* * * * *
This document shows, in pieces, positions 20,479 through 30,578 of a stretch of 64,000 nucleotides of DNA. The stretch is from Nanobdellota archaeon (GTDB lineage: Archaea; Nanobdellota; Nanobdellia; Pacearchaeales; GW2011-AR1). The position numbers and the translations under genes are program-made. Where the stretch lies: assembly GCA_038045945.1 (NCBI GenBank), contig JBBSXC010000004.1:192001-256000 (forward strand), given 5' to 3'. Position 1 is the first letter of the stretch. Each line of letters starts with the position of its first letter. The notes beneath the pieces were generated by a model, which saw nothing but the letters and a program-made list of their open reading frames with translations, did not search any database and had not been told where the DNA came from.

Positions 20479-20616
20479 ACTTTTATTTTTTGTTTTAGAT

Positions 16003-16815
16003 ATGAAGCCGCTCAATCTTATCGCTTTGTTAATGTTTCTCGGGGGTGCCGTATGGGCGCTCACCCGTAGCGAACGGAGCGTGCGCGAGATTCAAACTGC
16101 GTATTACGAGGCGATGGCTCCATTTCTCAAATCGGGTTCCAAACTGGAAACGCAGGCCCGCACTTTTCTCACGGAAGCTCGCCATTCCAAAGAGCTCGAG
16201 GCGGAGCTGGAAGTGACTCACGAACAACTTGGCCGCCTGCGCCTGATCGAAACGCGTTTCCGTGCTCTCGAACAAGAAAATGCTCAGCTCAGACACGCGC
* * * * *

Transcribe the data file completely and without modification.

This document shows, in pieces, positions 20,479 through 30,578 of a stretch of 64,000 nucleotides of DNA. The stretch is from Nanobdellota archaeon (GTDB lineage: Archaea; Nanobdellota; Nanobdellia; Pacearchaeales; GW2011-AR1). The position numbers and the translations under genes are program-made. Where the stretch lies: assembly GCA_038045945.1 (NCBI GenBank), contig JBBSXC010000004.1:192001-256000 (forward strand), given 5' to 3'. Position 1 is the first letter of the stretch. Each line of letters starts with the position of its first letter. The notes beneath the pieces were generated by a model, which saw nothing but the letters and a program-made list of their open reading frames with translations, did not search any database and had not been told where the DNA came from.

Positions 20479-20616
20479 ACTTTTATTTTTTGTTTTAGAT

Positions 16003-16815
16003 ATGAAGCCGCTCAATCTTATCGCTTTGTTAATGTTTCTCGGGGGTGCCGTATGGGCGCTCACCCGTAGCGAACGGAGCGTGCGCGAGATTCAAACTGC
16101 GTATTACGAGGCGATGGCTCCATTTCTCAAATCGGGTTCCAAACTGGAAACGCAGGCCCGCACTTTTCTCACGGAAGCTCGCCATTCCAAAGAGCTCGAG
16201 GCGGAGCTGGAAGTGACTCACGAACAACTTGGCCGCCTGCGCCTGATCGAAACGCGTTTCCGTGCTCTCGAACAAGAAAATGCTCAGCTCAGACACGCGC